"Even though we may still have no clear idea of the long-term consequences of the crisis on migration flows, we can be certain that economic recovery, when it comes, will bring about an increased demand for migrant labor", said Marianna Moschou."It is therefore important, for governments to plan ways to deal with this demand while there is still time. Civil society and the private sector can collectively work on this with governments starting now. Equally, host and home countries governments can launch their cooperation now - before circumstances force them to do so later".

Spyros Vougias, Deputy Minister for the Protection of Citizen, 
represented the Greek government in the opening plenary session of the Forum
Spyros Vougias, Deputy Minister for the Protection of Citizen, represented the Greek government in the opening plenary session of the Forum

The Organizing Committee consisted of Ambassador Georges Yennimatas; Ioannis Metaxas, professor at Athens University; scholar Antigone Lyberaki, Professor of Economics at the Department of Economics and Regional Development of Panteion University; Anna Triandafyllidou, Assistant Professor at the Democritus University of Thrace, Greece and Senior Research Fellow at the Hellenic Foundation for European and Foreign Policy (ELIAMEP); scholar Ruby Gropas, Lecturer in International Relations in the Law Faculty, Democritus University of Thrace and research fellow at ELIAMEP; economist Eugenia Christodoulakou; and Leda Bouzali. The Organizing Committee cooperated with the International Advisory Committee, which consisted of 21 distinguished representatives from organizations dealing with migration and development from 13 different countries and was responsible for selecting the participants in the conference from amongst more than one thousand applications.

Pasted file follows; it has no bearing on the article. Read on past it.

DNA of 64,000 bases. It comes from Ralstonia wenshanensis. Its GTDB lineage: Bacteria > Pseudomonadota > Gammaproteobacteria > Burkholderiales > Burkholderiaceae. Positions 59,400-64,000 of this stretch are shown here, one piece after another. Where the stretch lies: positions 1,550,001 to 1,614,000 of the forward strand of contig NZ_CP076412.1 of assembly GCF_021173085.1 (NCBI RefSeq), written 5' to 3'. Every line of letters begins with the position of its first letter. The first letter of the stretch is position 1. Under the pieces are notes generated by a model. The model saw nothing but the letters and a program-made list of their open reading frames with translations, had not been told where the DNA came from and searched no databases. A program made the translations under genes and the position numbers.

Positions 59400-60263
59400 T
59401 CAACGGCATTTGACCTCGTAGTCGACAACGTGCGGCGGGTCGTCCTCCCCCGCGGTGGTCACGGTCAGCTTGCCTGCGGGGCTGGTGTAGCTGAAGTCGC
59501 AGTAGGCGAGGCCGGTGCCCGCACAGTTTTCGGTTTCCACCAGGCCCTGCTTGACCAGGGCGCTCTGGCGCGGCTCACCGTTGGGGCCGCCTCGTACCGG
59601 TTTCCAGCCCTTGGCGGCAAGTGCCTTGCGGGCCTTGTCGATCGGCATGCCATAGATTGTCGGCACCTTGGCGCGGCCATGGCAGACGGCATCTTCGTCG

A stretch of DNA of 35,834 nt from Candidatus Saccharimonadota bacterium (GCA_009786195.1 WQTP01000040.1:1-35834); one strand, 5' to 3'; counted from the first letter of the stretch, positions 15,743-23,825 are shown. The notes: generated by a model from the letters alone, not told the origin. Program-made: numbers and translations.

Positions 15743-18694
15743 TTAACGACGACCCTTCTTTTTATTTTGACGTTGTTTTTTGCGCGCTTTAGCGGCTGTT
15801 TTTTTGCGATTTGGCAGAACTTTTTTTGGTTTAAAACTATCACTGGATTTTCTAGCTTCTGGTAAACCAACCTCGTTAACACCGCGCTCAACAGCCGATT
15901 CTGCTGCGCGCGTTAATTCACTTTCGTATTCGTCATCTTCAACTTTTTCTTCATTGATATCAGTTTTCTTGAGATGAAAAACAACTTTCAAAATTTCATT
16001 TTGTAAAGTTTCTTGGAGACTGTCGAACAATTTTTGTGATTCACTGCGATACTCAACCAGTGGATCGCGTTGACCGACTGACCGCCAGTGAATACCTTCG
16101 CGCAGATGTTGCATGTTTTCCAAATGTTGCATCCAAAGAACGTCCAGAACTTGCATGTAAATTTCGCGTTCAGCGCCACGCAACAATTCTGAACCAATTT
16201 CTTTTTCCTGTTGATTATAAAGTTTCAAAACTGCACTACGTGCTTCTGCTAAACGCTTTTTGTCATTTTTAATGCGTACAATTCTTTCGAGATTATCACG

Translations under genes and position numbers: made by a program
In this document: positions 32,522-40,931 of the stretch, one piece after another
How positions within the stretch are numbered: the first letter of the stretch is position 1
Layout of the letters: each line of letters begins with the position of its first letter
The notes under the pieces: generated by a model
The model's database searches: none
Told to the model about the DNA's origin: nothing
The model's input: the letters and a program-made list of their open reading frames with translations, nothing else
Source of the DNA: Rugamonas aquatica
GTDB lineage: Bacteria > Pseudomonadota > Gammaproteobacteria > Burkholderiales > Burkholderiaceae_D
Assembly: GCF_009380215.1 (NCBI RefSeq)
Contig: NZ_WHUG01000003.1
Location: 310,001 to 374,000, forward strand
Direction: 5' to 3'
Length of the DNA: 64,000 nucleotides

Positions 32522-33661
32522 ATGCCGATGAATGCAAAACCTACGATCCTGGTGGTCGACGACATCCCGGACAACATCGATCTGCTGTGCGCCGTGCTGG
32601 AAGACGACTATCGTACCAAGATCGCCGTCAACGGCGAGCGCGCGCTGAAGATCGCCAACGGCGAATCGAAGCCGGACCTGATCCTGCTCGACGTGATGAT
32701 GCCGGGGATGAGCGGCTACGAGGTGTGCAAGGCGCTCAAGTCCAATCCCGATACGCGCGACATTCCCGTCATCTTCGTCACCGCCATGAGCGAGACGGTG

The extent of the crucial issue of migration was revealed in a recent relevant survey conducted on a sample of about 260 thousand people in 135 countries by Gallup Institute, and presented by Jim Clifton, Gallup Inc. Chairman, and Neli Esipova, head of research and manager of Gallup World Poll, at the Forum. According to the survey, approximately 16% of the participants, namely around 700 million adults globally, wish to move to a foreign country to settle permanently; 24% of those asked would prefer to migrate to the USA, whereas Great Britain, France, Spain and Germany come first in the list of preferred European destinations. In total, about 210 million people would move to a European country.

Right: Costa Gavras, Peter Sutherland, UN Special Representative on International Migration and Development, Ban Ki-moon, UN Secretary–General, and Deputy Minister Theodora Tzakri in a press conference on matters of international migration and development.<br> 
Left: An angle from a roundtable discussion
Right: Costa Gavras, Peter Sutherland, UN Special Representative on International Migration and Development, Ban Ki-moon, UN Secretary–General, and Deputy Minister Theodora Tzakri in a press conference on matters of international migration and development.
Left: An angle from a roundtable discussion

Dr. Demetrios G. Papademetriou, President of the Washington DC based Migration Policy Institute (M.P.I.) stated the following:
"Migration is already one of this century' unavoidable issues.Few by-products of globalization seem to be pricklier for high income societies than the movement of people. Both immigrant origin and destination societies have become more conflicted about migration. Yet, the economic importance of migration is growing for both of them and, notwithstanding the current recession, will only grow stronger in the next two decades. Sensible and responsible immigration and integration policy requires far greater across-the-board cooperation than is now the case:Across relevant governmental agencies and levels of government within a single state;Across relevant portfolios across states;Across civil society actors and between civil society and the business community; and between the governmental and non-governmental sectors within and across states.Rich countries cannot simply exhort people to stay at home without a serious commitment to a long-term and costly endeavor to improve conditions there", he concluded.